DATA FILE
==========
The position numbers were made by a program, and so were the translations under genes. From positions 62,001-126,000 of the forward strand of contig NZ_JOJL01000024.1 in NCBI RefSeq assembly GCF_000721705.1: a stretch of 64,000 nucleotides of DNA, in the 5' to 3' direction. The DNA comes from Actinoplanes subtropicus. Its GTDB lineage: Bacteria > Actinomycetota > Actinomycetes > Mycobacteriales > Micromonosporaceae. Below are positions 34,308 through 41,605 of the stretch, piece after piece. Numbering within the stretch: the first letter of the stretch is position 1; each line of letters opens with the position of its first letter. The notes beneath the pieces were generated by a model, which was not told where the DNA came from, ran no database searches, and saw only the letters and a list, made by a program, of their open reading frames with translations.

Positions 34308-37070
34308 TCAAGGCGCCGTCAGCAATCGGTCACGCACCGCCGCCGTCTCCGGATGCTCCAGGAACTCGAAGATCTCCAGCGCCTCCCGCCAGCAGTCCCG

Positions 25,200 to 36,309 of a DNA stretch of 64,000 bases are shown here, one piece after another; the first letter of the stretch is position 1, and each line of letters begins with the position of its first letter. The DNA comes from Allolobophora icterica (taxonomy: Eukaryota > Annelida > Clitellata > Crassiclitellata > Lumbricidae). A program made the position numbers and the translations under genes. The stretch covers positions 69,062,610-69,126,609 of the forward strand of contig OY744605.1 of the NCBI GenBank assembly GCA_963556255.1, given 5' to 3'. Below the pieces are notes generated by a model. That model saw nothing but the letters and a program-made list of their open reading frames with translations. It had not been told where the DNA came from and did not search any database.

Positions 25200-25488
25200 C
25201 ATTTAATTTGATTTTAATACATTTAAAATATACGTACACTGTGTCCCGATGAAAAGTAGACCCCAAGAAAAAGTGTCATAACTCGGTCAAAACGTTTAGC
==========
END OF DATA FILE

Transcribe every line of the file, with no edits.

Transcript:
The position numbers were made by a program, and so were the translations under genes. From positions 62,001-126,000 of the forward strand of contig NZ_JOJL01000024.1 in NCBI RefSeq assembly GCF_000721705.1: a stretch of 64,000 nucleotides of DNA, in the 5' to 3' direction. The DNA comes from Actinoplanes subtropicus. Its GTDB lineage: Bacteria > Actinomycetota > Actinomycetes > Mycobacteriales > Micromonosporaceae. Below are positions 34,308 through 41,605 of the stretch, piece after piece. Numbering within the stretch: the first letter of the stretch is position 1; each line of letters opens with the position of its first letter. The notes beneath the pieces were generated by a model, which was not told where the DNA came from, ran no database searches, and saw only the letters and a list, made by a program, of their open reading frames with translations.

Positions 34308-37070
34308 TCAAGGCGCCGTCAGCAATCGGTCACGCACCGCCGCCGTCTCCGGATGCTCCAGGAACTCGAAGATCTCCAGCGCCTCCCGCCAGCAGTCCCG

Positions 25,200 to 36,309 of a DNA stretch of 64,000 bases are shown here, one piece after another; the first letter of the stretch is position 1, and each line of letters begins with the position of its first letter. The DNA comes from Allolobophora icterica (taxonomy: Eukaryota > Annelida > Clitellata > Crassiclitellata > Lumbricidae). A program made the position numbers and the translations under genes. The stretch covers positions 69,062,610-69,126,609 of the forward strand of contig OY744605.1 of the NCBI GenBank assembly GCA_963556255.1, given 5' to 3'. Below the pieces are notes generated by a model. That model saw nothing but the letters and a program-made list of their open reading frames with translations. It had not been told where the DNA came from and did not search any database.

Positions 25200-25488
25200 C
25201 ATTTAATTTGATTTTAATACATTTAAAATATACGTACACTGTGTCCCGATGAAAAGTAGACCCCAAGAAAAAGTGTCATAACTCGGTCAAAACGTTTAGC